What To Do With One Day In Rapid City SD

by | Sep 8, 2022 | Travel Guide | 0 comments

Finding yourself in Rapid City for a day and not sure what to do? Rapid City is worth the stop, even for just an afternoon. Here’s what you can do in one day in Rapid City.

Traveling and working full-time in an RV as digital nomads has led us to all sorts of unexpected stops around the country. We were planning to just pass through Rapid City on our way to Chicago from Canada, but we are glad we made a whole day out of it. Whether you are passing through or deciding what route to take, here’s how to visit for a day in Rapid City and see the highlights.

Downtown Rapid City Main Street Square

We started directly in the heart of downtown Rapid City – Main Street Square – at the corner of 5th and Main. Jumping fountains, playing children, and music in the air from the large outdoor amphitheater filled the area where we stopped to plan the rest of our afternoon.

Downtown Rapid City Main St Square

Downtown Rapid City Public Bathroom

It may seem odd to begin our tour of a city with public washrooms, but hey, isn’t it really the first thing anyone wants to know when heading somewhere new?

The bathrooms had a large sign adjacent to the main square with an open entrance that will make you feel safe. The men’s room appeared well-maintained, smelled reasonably clean, and showed no signs of neglect.

Lunch at Bashful Bison

Scanning the square, we saw a restaurant across the street with outdoor seating and a fun name invoking local fare – The Bashful Bison.

Outdoor dog-friendly seating is essential to us, as Brutus’ barking when left home alone means he travels with us almost everywhere.

We stepped inside to a crisp market and modern deli counter environment. Scanning the chalkboard menu, it is clear that sandwiches – named after local cities or landmarks – are their specialty. While you wait for your sandwich, make sure not to forget to grab a jar of local pickled green beans from the market.

Chalk Menu from Bashful Bison, and wide shot of the market.

Our diet is primarily plant-based, but we decided to treat ourselves to The Pine Ridge bison pastrami sandwich. On the side, you’ll love a bag of Dakota Style Honey Mustard Chips and a big glass of by-the-ounce fresh kombucha on tap.

We got one sandwich to split, knowing we would probably be tasting more of Downtown Rapid City’s food selections throughout the afternoon. It was a bit spicy, which we weren’t expecting, but enjoyed. Must have been that homemade mustard.

The City of Presidents

Across the street from The Bashful Bison in Main Street Square is a coffee shop. But, after reading this blogger’s review of her time in Rapid City, we knew we had to make the short three-block walk to Harriet & Oak for our mandatory after-lunch beverage.

It’s not the cutest walk, but we learned why Rapid City is known as the City of Presidents along the way. Throughout downtown, there are bronze statues of every past U.S. president. We love unexpected public art, and we especially enjoyed how there is no rhyme or reason behind the placement of these life-size tributes to history all throughout Rapid City.

First, we passed our great 21st President Chester Arthur, in front of a tire shop. With one hand on the book and his other hand raised in the air as if being inaugurated, it wasn’t the best look these days for us to mimic the pose and take a picture with him.

We don’t know much about Chester’s politics, but he had the nicknames Gentleman Boss and Elegant Arthur in his personal life. He reportedly owned 80 pairs of pants.

Should Daddy Arthur’s wrist be a little more bent in the sculpture? Let’s just say we know he loved to host rummage sales in the White House and took frequent fishing trips with his Senator buddy.

On the next block was William McKinley, indisputably best known as the namesake of Lima, Ohio’s “gayest high school” William McKinley High in Glee.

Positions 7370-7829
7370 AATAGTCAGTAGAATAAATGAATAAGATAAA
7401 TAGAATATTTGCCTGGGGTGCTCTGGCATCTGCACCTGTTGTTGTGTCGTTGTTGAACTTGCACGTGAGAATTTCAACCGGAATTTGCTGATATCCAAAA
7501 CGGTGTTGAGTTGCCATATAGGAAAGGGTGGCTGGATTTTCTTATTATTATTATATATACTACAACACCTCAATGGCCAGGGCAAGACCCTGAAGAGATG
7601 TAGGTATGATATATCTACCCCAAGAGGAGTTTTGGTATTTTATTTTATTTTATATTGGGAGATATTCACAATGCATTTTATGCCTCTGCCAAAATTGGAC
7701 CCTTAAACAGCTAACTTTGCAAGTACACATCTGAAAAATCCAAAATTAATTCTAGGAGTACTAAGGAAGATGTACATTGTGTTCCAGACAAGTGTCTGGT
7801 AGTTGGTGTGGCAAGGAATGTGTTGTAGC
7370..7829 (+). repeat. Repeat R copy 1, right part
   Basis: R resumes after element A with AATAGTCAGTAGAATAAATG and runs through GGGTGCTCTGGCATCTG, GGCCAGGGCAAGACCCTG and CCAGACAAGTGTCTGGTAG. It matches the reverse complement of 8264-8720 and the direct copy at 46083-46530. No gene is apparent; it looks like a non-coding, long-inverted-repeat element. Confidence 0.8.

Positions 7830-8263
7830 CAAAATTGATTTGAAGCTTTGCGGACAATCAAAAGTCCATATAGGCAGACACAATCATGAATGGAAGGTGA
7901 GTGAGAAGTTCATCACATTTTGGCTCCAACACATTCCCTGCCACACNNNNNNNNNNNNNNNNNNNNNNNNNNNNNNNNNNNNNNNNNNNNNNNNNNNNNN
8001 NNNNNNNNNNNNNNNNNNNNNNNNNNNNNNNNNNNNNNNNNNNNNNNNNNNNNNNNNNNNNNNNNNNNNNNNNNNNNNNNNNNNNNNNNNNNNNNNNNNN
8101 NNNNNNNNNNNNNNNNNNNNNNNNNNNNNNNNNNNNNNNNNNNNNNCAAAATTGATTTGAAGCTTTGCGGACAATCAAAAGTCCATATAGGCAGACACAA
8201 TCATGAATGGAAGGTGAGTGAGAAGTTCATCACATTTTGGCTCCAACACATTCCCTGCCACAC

SHOP William McKinley High on ETSY

We also wondered about Mister McKinley’s disposition. We know he wore a red carnation boutonniere in his lapel at all times, and kept a bouquet of carnations on his desk. But then again, red carnations are about the straightest flower out there, right? Oscar Wilde had declared green carnations specifically as the homosignal just years before.

We forgot to grab a photo with Sir McKinley, so here’s Benji tipping his hat with Calvin Coolidge. We decline to comment on how cool Sir Coolidge really was.

The City of Presidents Lifesize Sculptures in Rapid City, with Chester Arthur taking an oath and Calvin Coolidge tipping his hat.

Harriet and Oak for Coffee

After pretending actually to know anything about Presidential history for three blocks, we arrived at Harriet and Oak. Outdoor seating on both sides of the corner cafe gave us a delightful view of South Dakota’s crisp blue sky with bright white fluffy clouds.

Harriet and Oak Cafe & Roaster was as delightful as any high-end coffee shop in any major city. Plus, with all the space available, they have room for this vintage Oakswagen inside!

Oakswagon vintage van inside Harriet and Oak

We usually indulge in a black cold brew, but the selection of teas inspired us to go for an iced latte.

Brendon ordered an Iced Dirty Chai Latte with shots of espresso, while Benji sipped on the non-dirty version. Five stars.

Brendon sitting at the outside table of Harriet and Oak with two ice chai lattes inf front of him

South Dakota Public Broadcasting Studio

The walk to Harriet and Oak takes you a block or two out of the heart of downtown Rapid City. Being New Yorkers, that wasn’t even a consideration for us. We love walking everywhere.

Before we got on the road full-time, we lived in Downtown Manhattan – right of Wall Street. Listening to WNYC local public radio was one of our favorite activities.

So, when we moved our RV domicile to South Dakota, we immediately joined South Dakota Public Broadcasting. What a fun surprise for us radio nerds to walk by the Black Hills Studio for SDPB.

Benji and Brendon in front of the South Dakota Public Broadcasting studio, with a large window, a visible ON AIR sign, and stickers for NPR and PBS

You can peer in the window or step into the lobby to see their local business office, radio studio, TV studio, and screening area. If you ask nicely, you may walk out with a bumper sticker.

Shop Everything at Prairie Edge

Walk back toward Main and 5th, and you’ll see Prairie Edge and Sioux Trading Post across the street from the fountains. With floor-to-ceiling oversize window displays, you can’t miss it.

Some think of us as a Native American art gallery; others see us as an authentic trading post reminiscent of days gone by, but everyone who visits us leaves with the same thing…an experience that lasts forever.

Ray Hillenbrand established the Prairie Edge concept in the early 1980s with two primary purposes: